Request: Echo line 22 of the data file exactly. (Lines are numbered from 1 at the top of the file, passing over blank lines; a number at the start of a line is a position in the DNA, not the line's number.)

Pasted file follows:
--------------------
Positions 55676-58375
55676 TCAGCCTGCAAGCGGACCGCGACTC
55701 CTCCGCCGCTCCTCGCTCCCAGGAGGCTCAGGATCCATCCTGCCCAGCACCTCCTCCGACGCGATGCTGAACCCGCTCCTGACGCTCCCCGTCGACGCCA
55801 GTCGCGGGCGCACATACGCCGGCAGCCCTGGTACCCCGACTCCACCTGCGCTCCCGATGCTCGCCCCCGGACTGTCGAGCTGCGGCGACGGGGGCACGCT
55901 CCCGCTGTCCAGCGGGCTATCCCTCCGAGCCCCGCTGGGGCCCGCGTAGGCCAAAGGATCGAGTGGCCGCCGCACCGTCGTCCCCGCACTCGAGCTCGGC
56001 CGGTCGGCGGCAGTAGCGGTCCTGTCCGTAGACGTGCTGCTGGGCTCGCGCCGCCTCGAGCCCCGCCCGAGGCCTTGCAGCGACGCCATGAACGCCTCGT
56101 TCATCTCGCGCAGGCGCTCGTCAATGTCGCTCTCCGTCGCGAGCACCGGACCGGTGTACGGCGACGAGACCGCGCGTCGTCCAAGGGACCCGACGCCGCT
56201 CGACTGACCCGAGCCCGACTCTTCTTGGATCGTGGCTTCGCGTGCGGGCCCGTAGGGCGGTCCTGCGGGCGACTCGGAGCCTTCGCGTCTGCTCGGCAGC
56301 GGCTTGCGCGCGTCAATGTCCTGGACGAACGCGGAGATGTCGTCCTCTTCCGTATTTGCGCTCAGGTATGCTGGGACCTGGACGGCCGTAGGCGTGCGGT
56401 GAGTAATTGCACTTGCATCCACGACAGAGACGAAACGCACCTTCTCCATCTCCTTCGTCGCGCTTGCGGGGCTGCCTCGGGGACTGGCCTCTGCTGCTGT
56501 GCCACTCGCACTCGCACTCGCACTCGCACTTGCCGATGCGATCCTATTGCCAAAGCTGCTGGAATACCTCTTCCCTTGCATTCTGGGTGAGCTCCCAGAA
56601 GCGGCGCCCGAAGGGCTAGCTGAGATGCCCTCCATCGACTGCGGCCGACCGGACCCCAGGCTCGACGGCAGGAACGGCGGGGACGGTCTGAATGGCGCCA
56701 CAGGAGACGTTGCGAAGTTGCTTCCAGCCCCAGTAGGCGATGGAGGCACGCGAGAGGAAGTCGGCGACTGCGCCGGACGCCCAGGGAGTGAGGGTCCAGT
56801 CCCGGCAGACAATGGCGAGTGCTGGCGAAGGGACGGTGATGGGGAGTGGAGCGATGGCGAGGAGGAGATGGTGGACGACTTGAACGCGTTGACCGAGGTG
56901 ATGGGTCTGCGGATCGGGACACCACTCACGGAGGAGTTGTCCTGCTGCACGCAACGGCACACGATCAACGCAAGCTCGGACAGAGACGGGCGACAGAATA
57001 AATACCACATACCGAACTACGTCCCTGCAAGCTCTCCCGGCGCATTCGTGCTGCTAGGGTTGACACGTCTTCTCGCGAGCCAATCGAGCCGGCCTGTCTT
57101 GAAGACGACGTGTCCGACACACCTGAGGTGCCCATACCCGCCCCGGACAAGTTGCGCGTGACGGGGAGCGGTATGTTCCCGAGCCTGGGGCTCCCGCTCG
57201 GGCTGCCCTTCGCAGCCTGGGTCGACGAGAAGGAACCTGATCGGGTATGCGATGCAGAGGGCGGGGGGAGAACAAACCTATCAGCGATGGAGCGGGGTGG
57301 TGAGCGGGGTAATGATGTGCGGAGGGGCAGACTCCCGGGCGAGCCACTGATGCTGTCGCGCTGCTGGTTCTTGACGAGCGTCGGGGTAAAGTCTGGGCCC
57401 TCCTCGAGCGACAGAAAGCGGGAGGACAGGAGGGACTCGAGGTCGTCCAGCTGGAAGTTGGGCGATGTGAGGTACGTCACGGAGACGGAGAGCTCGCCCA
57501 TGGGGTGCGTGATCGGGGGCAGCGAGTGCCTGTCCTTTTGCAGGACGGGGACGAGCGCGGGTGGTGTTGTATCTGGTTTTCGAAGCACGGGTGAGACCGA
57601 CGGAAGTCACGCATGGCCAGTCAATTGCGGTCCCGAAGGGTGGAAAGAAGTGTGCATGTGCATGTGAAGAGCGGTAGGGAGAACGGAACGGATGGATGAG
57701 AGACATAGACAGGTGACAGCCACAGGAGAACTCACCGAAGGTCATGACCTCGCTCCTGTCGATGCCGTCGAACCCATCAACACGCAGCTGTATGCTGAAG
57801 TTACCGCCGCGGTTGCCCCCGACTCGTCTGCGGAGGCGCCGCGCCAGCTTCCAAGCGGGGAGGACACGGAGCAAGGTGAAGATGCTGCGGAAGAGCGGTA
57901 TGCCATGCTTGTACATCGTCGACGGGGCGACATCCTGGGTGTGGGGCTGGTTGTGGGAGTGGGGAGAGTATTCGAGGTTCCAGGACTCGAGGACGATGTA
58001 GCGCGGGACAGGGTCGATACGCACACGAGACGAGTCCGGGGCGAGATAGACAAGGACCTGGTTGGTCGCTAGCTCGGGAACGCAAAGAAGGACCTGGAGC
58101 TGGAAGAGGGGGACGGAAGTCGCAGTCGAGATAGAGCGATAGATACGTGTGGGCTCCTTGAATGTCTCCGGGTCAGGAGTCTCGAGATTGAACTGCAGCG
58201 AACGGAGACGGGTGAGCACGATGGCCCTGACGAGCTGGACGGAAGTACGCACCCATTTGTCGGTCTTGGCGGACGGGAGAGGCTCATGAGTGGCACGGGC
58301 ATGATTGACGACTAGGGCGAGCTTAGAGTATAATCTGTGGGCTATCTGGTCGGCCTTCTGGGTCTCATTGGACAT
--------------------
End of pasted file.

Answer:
57601 CGGAAGTCACGCATGGCCAGTCAATTGCGGTCCCGAAGGGTGGAAAGAAGTGTGCATGTGCATGTGAAGAGCGGTAGGGAGAACGGAACGGATGGATGAG